These facilities embody the substantial interests in the Pacific Basin that are represented on the UC San Diego campus and the special prominence of the UC San Diego Department of Anthropology in the study of cultures and societies of Oceania and especially of Melanesia. In cooperation with the UC San Diego libraries, the Melanesian Studies Resource Center and Archive has two major projects. First, there is an ongoing effort to sustain a library collection of monographs, dissertations, government documents, and journals on Melanesia that make UC San Diego the premier center for such materials in the United States. Second, there is an endeavor to collect the extremely valuable unpublished literature on Melanesia, to catalog such materials systematically, to produce topical bibliographies on these holdings, and to provide microfiche copies of archival papers to interested scholars and to the academic institutions of Melanesia. This innovative archival project is intended to be a model for establishing special collections on the traditional life of tribal peoples as dramatic social change overtakes them. In the near future, anthropological research on tribal peoples will take place largely in archives of this kind. These complementary collections will support a variety of research and teaching activities and are already attracting students of Melanesia to this campus.

The Melanesian Studies Resource Center and Archive are directed by members of the Department of Anthropology faculty, in collaboration with Geisel Library.

The Archaeological Research Laboratory

Archaeology laboratories were established at UC San Diego in 1995. The present facilities are geared to the study of lithics, ceramics, biological remains, and other small finds retrieved on faculty expeditions in the old and new worlds, including Belize, Israel, Jordan, and Peru. Multimedia research, AutoCAD, and other computer-based studies are carried out in the lab. Undergraduate and graduate students are encouraged to participate in lab studies.

The Biological Anthropology Laboratory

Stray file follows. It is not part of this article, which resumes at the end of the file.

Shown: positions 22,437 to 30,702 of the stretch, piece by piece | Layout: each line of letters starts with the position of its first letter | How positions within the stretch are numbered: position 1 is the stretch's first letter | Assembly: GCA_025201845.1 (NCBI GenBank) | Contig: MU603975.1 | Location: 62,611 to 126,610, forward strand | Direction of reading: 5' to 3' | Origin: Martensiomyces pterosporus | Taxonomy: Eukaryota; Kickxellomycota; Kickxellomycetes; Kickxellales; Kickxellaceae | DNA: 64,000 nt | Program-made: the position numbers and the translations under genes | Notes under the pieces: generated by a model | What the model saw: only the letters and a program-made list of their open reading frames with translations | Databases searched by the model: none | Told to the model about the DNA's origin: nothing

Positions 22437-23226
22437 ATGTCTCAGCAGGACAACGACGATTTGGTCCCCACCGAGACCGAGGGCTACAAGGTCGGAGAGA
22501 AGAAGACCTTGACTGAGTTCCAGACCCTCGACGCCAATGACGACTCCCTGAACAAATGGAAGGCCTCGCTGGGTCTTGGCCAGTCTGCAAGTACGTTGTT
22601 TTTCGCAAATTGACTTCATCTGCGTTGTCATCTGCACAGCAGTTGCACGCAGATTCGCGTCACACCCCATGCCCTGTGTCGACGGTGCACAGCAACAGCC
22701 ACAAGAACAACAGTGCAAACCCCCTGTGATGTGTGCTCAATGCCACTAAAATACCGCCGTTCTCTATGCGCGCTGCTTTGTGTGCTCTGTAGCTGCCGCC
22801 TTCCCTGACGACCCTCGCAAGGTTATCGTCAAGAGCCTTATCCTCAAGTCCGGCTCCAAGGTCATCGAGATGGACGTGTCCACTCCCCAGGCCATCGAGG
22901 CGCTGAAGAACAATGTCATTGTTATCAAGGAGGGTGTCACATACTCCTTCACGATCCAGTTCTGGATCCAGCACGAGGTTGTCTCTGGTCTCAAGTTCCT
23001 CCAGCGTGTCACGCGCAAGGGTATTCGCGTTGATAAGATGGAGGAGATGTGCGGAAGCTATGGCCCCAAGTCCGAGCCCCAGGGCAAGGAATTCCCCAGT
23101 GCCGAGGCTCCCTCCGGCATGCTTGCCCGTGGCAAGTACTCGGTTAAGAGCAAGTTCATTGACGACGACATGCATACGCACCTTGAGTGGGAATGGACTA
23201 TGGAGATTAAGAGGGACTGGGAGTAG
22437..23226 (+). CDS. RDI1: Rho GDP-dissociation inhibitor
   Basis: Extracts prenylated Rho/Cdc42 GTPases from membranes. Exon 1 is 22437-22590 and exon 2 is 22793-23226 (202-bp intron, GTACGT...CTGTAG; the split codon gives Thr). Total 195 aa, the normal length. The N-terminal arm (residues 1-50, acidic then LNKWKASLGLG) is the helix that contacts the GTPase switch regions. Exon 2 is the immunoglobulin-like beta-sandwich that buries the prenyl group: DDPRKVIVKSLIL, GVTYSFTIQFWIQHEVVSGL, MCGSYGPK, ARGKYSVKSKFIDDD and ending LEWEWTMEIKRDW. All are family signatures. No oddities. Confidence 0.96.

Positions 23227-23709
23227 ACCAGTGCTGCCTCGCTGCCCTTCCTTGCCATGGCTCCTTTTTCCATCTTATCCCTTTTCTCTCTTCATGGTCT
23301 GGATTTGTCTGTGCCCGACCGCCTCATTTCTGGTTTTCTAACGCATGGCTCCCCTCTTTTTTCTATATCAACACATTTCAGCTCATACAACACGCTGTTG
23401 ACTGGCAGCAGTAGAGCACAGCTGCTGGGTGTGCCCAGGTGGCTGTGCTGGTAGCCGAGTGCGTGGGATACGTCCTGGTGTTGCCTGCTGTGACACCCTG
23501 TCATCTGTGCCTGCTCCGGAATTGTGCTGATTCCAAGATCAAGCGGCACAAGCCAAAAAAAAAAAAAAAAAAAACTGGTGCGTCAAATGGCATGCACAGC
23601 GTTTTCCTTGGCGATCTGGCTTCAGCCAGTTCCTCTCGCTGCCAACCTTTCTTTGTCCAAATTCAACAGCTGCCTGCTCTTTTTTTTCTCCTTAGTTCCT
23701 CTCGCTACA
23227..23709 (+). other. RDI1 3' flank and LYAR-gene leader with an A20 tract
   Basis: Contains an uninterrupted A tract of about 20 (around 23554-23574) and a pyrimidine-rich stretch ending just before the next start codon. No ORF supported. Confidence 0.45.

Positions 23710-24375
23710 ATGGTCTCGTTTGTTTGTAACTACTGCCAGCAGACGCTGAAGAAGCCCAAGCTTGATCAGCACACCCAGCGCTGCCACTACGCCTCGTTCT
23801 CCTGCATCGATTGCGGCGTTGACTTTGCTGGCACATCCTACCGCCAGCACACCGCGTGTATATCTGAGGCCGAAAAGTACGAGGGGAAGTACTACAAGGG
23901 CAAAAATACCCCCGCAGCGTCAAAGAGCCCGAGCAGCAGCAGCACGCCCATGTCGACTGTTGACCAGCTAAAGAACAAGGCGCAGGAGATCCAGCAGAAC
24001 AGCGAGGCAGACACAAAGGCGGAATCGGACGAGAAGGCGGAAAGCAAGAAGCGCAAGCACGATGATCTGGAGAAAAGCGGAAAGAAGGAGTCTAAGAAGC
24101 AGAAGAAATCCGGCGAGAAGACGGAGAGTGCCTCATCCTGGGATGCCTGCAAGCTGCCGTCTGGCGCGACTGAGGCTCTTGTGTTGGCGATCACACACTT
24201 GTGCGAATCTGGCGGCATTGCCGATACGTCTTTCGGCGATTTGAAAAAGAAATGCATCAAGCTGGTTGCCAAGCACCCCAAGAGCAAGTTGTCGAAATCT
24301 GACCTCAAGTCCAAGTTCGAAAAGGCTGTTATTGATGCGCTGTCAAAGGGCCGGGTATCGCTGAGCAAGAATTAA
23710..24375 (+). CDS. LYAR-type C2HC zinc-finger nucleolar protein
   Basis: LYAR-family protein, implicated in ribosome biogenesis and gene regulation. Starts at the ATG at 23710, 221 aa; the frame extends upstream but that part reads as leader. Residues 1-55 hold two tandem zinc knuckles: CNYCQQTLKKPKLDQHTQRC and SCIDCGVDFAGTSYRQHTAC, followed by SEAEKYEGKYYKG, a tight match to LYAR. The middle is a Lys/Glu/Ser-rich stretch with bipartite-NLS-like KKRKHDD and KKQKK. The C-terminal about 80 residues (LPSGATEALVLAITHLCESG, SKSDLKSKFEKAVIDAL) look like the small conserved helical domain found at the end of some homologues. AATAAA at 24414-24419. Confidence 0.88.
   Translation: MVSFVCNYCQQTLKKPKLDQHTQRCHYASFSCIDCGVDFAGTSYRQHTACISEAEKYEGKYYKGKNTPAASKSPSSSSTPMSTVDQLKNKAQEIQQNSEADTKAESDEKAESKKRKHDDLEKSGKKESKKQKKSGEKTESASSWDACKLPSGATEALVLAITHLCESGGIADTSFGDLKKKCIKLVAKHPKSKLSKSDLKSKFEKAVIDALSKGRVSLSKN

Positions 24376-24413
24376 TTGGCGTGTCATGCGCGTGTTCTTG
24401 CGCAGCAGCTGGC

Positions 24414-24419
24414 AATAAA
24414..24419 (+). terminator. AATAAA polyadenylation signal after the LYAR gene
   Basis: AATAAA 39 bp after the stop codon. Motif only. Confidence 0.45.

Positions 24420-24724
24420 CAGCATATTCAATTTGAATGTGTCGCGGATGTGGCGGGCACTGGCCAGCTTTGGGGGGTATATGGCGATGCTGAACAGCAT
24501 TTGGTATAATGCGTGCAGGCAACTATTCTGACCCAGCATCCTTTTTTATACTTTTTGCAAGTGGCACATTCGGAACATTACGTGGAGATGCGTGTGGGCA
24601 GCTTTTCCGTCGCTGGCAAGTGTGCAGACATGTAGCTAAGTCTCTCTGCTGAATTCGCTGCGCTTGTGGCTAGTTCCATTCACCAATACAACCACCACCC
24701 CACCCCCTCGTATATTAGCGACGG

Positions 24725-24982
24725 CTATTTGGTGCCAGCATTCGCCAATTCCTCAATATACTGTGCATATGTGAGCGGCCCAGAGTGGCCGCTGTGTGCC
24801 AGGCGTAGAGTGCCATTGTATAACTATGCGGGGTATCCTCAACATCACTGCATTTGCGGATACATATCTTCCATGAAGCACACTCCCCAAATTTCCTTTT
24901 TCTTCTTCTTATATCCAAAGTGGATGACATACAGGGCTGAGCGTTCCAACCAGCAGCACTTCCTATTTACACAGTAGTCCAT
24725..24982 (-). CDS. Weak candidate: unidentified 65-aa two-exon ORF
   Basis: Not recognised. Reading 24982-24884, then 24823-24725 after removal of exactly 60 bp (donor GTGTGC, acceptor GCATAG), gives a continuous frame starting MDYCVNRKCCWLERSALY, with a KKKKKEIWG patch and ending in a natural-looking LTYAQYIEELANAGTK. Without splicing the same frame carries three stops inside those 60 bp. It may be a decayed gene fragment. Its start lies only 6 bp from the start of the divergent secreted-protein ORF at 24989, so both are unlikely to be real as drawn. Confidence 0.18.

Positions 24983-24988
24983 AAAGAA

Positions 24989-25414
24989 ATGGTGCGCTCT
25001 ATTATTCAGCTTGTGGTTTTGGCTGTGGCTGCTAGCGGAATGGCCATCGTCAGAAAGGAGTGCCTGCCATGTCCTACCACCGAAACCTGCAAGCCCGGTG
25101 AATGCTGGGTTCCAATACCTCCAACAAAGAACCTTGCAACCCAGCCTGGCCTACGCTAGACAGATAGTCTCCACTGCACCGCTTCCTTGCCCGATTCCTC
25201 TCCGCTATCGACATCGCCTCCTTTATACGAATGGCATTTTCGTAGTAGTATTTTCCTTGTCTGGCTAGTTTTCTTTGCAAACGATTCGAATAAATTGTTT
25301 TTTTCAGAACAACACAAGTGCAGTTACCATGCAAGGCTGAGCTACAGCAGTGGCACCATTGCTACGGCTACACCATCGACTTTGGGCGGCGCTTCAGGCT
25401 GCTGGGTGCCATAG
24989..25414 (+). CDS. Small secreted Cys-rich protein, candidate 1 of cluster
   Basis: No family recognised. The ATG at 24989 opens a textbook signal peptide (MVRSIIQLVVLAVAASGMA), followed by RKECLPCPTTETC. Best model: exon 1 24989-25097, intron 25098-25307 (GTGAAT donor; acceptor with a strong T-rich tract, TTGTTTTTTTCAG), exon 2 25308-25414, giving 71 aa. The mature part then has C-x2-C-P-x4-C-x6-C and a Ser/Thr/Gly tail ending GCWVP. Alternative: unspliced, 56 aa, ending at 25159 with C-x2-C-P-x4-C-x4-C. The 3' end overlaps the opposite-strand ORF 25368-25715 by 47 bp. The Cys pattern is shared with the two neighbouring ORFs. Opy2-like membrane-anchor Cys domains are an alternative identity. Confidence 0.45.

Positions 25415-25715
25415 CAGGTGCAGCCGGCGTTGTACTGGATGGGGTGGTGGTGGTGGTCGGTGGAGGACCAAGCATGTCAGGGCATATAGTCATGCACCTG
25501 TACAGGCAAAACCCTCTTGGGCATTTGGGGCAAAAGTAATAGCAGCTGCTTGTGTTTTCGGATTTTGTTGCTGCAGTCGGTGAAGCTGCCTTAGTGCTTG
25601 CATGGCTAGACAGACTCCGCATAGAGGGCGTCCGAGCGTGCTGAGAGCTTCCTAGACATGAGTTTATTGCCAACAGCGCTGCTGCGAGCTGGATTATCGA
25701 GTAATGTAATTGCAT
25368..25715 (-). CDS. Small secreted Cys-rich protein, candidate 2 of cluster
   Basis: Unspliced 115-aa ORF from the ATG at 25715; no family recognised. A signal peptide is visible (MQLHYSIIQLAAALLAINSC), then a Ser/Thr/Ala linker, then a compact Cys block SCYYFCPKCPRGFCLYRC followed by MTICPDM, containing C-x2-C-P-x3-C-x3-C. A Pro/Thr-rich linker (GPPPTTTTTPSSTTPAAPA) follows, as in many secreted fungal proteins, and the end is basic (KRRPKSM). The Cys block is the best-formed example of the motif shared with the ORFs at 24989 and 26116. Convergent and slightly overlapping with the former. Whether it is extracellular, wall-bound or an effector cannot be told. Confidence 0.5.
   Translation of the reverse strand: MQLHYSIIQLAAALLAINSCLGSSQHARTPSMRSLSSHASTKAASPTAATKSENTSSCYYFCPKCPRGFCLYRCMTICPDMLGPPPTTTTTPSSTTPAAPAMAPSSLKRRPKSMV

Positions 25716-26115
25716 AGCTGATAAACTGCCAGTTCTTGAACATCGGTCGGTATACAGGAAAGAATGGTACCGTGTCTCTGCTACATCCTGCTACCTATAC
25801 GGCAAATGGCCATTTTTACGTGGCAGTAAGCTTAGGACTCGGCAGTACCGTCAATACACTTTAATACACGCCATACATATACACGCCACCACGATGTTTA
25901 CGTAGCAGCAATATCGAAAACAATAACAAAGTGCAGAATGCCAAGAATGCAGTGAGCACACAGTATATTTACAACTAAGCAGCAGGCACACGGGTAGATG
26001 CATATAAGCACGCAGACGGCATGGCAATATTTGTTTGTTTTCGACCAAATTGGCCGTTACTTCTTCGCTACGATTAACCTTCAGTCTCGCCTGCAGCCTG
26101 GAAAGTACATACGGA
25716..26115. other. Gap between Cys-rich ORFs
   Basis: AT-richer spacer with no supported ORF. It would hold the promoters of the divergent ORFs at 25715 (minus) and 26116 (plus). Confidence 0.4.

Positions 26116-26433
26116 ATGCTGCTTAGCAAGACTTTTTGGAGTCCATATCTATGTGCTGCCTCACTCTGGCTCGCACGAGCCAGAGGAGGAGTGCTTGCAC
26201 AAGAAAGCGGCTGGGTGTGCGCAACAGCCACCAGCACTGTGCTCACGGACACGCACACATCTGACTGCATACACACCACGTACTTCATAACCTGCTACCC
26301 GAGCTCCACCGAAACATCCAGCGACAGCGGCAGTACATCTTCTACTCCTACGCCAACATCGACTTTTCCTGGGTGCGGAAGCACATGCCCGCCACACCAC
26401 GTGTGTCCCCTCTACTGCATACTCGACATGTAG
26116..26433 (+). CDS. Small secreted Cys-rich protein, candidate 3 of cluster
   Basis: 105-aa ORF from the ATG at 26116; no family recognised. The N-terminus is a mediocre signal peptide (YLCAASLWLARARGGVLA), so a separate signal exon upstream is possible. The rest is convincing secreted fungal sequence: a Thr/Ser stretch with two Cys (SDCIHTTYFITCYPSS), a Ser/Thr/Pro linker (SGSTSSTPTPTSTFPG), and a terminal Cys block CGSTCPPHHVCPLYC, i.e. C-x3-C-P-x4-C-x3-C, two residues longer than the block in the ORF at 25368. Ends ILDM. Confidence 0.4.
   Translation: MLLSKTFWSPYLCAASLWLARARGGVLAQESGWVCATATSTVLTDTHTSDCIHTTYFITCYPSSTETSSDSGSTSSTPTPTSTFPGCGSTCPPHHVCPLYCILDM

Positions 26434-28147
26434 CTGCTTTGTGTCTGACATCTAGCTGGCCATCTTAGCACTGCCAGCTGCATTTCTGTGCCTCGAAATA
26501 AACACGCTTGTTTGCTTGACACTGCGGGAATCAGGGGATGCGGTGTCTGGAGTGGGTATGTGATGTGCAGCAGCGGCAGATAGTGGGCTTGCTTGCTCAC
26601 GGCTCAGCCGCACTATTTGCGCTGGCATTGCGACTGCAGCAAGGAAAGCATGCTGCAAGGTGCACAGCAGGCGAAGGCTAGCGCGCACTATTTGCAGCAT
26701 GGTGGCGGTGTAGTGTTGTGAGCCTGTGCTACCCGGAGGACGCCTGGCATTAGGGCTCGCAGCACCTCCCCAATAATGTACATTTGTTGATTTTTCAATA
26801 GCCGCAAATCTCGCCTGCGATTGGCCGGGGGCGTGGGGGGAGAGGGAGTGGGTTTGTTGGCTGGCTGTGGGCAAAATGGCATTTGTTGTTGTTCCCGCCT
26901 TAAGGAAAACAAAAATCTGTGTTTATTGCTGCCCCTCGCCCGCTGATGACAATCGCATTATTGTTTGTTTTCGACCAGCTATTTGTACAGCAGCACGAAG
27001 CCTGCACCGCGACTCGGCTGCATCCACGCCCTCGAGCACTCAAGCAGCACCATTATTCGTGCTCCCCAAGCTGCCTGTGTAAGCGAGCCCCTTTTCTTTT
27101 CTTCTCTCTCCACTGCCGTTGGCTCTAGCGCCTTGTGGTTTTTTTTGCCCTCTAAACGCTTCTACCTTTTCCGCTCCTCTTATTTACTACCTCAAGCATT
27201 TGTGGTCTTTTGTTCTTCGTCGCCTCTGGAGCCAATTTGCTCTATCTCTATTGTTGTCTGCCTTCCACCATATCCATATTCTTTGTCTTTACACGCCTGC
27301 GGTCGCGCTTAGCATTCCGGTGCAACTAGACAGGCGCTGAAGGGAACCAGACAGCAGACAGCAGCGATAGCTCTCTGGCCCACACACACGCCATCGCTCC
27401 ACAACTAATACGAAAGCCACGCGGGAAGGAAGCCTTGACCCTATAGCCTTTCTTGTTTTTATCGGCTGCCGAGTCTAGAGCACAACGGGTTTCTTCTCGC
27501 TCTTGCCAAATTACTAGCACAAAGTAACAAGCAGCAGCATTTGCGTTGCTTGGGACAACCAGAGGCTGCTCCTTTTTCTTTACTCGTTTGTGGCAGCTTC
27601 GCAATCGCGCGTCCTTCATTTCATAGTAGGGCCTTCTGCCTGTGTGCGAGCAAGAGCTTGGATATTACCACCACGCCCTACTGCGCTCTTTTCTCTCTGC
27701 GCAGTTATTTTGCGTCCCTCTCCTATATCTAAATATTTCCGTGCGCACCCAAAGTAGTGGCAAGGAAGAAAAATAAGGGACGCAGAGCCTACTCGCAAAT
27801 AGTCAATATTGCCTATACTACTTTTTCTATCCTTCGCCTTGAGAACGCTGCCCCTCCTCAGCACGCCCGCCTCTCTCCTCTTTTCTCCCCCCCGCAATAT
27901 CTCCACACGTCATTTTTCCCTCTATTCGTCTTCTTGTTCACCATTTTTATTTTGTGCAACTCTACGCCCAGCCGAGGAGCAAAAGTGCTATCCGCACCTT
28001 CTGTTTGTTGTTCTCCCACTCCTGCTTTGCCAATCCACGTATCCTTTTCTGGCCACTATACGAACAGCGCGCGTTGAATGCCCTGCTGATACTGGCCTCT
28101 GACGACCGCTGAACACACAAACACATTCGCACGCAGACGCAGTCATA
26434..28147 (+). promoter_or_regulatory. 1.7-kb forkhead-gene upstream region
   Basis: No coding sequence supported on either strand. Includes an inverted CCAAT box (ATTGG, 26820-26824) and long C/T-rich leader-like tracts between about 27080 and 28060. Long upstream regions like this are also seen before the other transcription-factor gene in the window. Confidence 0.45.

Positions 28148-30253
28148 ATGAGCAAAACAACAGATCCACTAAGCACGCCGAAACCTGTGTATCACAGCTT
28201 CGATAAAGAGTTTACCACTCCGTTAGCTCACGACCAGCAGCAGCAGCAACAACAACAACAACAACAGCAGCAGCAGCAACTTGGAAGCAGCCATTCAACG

The biological anthropology laboratories have twin missions in teaching research. They house collections of modern skeletal material and fossil hominid casts used for teaching both at the lab and in local outreach presentations. The primary research focus involves a large collection of histological sections and computerized images of living and postmortem human and nonhuman primate brains that were obtained through magnetic resonance scans. These are reconstructed in 3-D using state-of-the-art equipment for comparative analysis and study of the evolution of the human brain. Undergraduate and graduate student involvement in the lab is welcomed.

The Linguistic Anthropology Laboratory

The Linguistic Anthropology Laboratory is a research facility providing equipment and a research environment for state of the art analysis of language, culture, and society, especially using audio, video, and photographic recordings of natural interaction. The laboratory has a variety of computer workstations for multimodal editing and analysis, as well as a high-speed network and large capacity server for storing and sharing high quality digitized materials. The lab also has excellent projection and sound facilities and can serve as a seminar room for classes and group discussions. Anthropology students and faculty with interest in multimodal recording and analysis are encouraged to use the laboratory for research and discussion, and to participate in its regular workshop meetings.

The Anthropology of Modern Society Faculty Research Group

The Anthropology of Modern Society is a project of graduate training and research dedicated to the critical study of modernity and its counterpoints. The group is concerned with the changing nature of membership in modern society. Its participants focus on issues of citizenship and democracy; social formations in tension with the nation-state; modern subjectivities; social and religious movements; governmental rationalities and public works, transnational markets and migrations; relations of local to global processes within the current realignments of regional, national, and transnational sovereignties; and the social life of cities as making manifest these kinds of concerns. Participants are committed to reorienting anthropological theory and ethnographic practice toward such contemporary social and political problems. Guiding this project is the group’s interest in combining critical theory with a comparative and empirically grounded study of cases to constitute an anthropology of modernity.